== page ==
(Beyond Pesticides, November 25, 2013) The Oregon Department of Agriculture (ODA) has restricted two pesticide products linked to massive bee die offs experienced in Oregon earlier this year. Both pesticides are neonicotinoid chemicals that are extremely harmful to bees. Though these restrictions are an important step in protecting bee health, the new rules will still not limit all of the uses of these chemicals that can harm pollinators.
ODA placed restrictions on dinotefuran and imidacloprid, banning their use on linden trees, basswood and other trees of the Tilia genus. Pesticide products that contain these active ingredients are now required to have Oregon-specific labels. This is only the second time in the past ten years that ODA has regulated pesticides more strictly than federal standards. These new restriction comes after ODA adopted a temporary rule in June that limited the use of 18 pesticide products that contained diontefuran. That rule was set to expire next month.
States and local jurisdictions have authority under the nation’s pesticide registration law, the Federal Insecticide, Fungicide and Rodenticide Act (FIFRA), to adopt more stringent pesticide use restrictions than the federal government. However, after the U.S. Congress rejected proposals to preempt local authority and the Supreme Court upheld the rights of localities in a 1991 decision, 43 states adopted some form of preemption of local authority. Seven states have clear authority without restriction, including the state of Maryland, where in July the City of Takoma Park adopted a ban on cosmetic lawn pesticides identified by the City Council as an unnecessary hazard to community residents and the environment. Local jurisdictions in 19 of the 43 states with preemption can appeal to their state government to adopt local restrictions; five of these have a clear process. Beyond Pesticides advocates that states and localities must have the authority, as in the case of protecting bees and beneficial organisms, to restrict pesticides when it is determined that federal restrictions do not meet state and local concerns about the health and environmental protections in place.
Dinotefuran and imidacloprid are both neonicotinoid pesticides that are highly toxic to bees. Neonicotinoids can be broadly applied as a spray, soil drench, or seed treatment, however, the ability of these chemicals to translocate through a plant as it grows has led to the creation of a large market within chemical-intensive landscaping and agriculture. Once these systemic pesticides are taken up by a plant’s vascular system, they are expressed through pollen, nectar and guttation droplets from which pollinators, such as bees, then forage and drink. Neonicotinoids kill sucking and chewing insects by disrupting their nervous systems.
This new regulation is a response to an incident earlier this year where an estimated 50,000 bumblebees, likely representing over 300 colonies, were found dead or dying in Wilsonville. According to the Xerces Society, this was the largest known incident of bumblebee deaths ever recorded in the country. After a preliminary investigation, ODA confirmed that the massive bee die-off was caused by the use of the insecticide dinotefuran. Then, it was reported by The Oregonian that hundreds of bees were found dead after the same pesticide was used in the neighboring town of Hillsboro. Dan Hilburn, director of plant programs at the Oregon Department of Agriculture (ODA), told Oregon Live that he had “never encountered anything quite like it in 30 years in the business.”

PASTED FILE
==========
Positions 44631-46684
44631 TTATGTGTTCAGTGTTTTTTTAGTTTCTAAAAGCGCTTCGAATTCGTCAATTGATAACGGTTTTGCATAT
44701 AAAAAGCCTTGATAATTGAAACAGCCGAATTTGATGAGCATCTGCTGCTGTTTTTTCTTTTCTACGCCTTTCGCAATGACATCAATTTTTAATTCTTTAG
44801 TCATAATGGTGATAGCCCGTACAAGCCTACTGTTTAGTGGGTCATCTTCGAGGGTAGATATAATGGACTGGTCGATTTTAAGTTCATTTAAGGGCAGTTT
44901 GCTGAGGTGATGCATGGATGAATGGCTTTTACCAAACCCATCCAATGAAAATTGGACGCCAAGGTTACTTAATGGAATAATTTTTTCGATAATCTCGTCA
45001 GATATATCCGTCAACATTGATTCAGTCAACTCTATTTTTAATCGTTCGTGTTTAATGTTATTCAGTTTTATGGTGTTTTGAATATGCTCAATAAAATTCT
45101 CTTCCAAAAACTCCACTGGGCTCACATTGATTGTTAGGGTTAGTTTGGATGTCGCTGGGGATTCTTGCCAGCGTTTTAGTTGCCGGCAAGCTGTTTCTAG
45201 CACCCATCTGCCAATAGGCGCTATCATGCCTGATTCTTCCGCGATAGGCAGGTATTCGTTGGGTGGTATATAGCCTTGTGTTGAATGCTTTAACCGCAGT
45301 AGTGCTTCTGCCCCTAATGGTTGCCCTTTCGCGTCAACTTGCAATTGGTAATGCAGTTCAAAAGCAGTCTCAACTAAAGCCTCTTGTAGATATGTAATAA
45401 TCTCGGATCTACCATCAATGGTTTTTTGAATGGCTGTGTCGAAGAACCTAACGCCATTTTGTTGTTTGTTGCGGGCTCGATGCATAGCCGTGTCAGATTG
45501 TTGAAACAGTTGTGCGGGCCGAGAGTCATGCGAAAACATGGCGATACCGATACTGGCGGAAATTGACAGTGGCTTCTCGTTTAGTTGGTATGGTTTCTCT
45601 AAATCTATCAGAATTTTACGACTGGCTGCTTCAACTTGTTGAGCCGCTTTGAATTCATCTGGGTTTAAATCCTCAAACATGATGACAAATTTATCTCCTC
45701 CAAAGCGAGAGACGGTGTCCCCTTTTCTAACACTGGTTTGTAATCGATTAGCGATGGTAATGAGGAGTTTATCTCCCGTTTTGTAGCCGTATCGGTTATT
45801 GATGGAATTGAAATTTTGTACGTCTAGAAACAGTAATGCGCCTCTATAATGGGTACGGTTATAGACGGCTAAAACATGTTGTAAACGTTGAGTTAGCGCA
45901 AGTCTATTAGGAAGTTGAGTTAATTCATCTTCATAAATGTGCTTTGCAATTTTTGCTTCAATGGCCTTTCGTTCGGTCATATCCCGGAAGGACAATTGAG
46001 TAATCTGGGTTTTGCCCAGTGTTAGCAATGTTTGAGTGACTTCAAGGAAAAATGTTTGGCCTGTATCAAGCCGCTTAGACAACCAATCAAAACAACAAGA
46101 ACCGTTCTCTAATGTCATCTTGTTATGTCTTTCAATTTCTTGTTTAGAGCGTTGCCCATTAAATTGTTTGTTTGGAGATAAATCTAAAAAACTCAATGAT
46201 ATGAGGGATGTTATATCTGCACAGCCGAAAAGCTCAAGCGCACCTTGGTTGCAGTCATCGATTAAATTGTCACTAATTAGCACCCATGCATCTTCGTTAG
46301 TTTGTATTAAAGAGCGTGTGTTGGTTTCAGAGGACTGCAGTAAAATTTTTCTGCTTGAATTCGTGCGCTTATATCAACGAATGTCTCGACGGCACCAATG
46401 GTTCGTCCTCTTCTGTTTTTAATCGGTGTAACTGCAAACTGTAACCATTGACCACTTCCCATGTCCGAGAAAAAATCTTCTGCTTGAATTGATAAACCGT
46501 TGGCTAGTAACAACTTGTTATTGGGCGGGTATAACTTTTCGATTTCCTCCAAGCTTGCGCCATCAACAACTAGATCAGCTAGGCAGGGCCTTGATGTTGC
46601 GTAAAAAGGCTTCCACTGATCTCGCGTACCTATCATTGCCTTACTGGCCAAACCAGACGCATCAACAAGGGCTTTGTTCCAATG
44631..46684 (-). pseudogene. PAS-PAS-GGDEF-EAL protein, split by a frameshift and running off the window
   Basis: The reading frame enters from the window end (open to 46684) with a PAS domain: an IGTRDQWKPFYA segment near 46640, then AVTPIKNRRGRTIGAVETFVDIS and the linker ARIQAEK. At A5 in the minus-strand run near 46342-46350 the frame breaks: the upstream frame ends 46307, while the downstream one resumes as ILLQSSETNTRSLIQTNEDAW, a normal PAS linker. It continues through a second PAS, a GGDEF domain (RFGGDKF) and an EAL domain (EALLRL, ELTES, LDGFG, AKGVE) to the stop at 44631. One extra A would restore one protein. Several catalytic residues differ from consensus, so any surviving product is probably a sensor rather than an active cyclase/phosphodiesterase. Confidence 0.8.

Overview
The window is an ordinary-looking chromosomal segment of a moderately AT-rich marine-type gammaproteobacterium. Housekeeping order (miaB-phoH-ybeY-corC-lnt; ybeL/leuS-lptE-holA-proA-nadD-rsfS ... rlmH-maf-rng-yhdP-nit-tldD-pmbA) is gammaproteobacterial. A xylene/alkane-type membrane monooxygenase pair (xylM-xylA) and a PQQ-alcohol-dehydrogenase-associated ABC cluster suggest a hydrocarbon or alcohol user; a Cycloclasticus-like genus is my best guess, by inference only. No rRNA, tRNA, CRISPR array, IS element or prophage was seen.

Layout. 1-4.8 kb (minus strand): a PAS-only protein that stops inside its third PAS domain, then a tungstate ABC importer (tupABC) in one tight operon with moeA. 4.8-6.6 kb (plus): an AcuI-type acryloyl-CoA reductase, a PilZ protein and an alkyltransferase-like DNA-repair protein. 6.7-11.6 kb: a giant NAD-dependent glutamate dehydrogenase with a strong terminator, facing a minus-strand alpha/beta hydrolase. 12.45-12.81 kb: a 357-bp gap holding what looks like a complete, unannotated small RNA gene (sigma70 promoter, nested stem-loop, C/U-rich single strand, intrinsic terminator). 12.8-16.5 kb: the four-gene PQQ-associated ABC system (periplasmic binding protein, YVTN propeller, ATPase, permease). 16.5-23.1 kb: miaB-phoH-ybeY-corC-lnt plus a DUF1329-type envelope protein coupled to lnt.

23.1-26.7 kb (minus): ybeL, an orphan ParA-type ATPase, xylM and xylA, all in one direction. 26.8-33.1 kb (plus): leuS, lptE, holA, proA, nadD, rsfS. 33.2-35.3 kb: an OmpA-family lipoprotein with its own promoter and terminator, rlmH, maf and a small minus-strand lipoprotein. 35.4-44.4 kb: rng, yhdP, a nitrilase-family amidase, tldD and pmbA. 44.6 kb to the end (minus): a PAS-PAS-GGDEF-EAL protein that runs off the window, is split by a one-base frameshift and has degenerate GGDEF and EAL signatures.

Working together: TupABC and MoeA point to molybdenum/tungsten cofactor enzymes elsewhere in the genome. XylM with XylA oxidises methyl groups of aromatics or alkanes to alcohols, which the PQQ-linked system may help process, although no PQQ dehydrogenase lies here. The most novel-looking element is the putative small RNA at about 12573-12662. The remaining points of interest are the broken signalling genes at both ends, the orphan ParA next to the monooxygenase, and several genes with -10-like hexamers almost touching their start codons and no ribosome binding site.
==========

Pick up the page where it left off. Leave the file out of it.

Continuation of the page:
Regulators initially responded to this incident by prohibiting the use of dinotefuran on any plant. According to the temporary rule, “This includes, but is not limited to, applications on landscape trees and shrubs, nursery and greenhouse plants, turfgrass, forests and agricultural crops.” Products containing dinotefuran were taken off shelves and making an application of dinotefuran would result in the revocation of an applicator’s license. Before the new restrictions, these temporary rules were set to expire in December.
Though these new restrictions are an important step for state regulators trying to protect bees and other pollinators, these new regulations are extremely limited in their scope. Neonicotinoid pesticides used on plants that are attractive to that are not listed in the new restrictions can still be harmful to bees. These new regulations also does not regulate all forms of pesticide applications even to trees of the Tilia genus. These trees may have been planted using neonicotinoid treated seeds. A pilot study, co-authored by the Pesticide Research Institute, found that 7 of 13 samples of garden plants purchased at top retailers in Washington DC, the San Francisco Bay Area and Minneapolis contain neurotoxic pesticides known as neonicotinoids that studies show harm or kill bees and other pollinators.
Due to the absence of strong regulatory safeguards for pollinators, it is important for the public to become engaged in pollinator protection. Join Beyond Pesticides’ BEE Protective campaign and support a shift away from the use of these toxic chemicals by encouraging organic methods and sustainable land management practices in your home, campus, or community, and in food production.
Source: Oregon Live
All unattributed positions and opinions in this piece are those of Beyond Pesticides.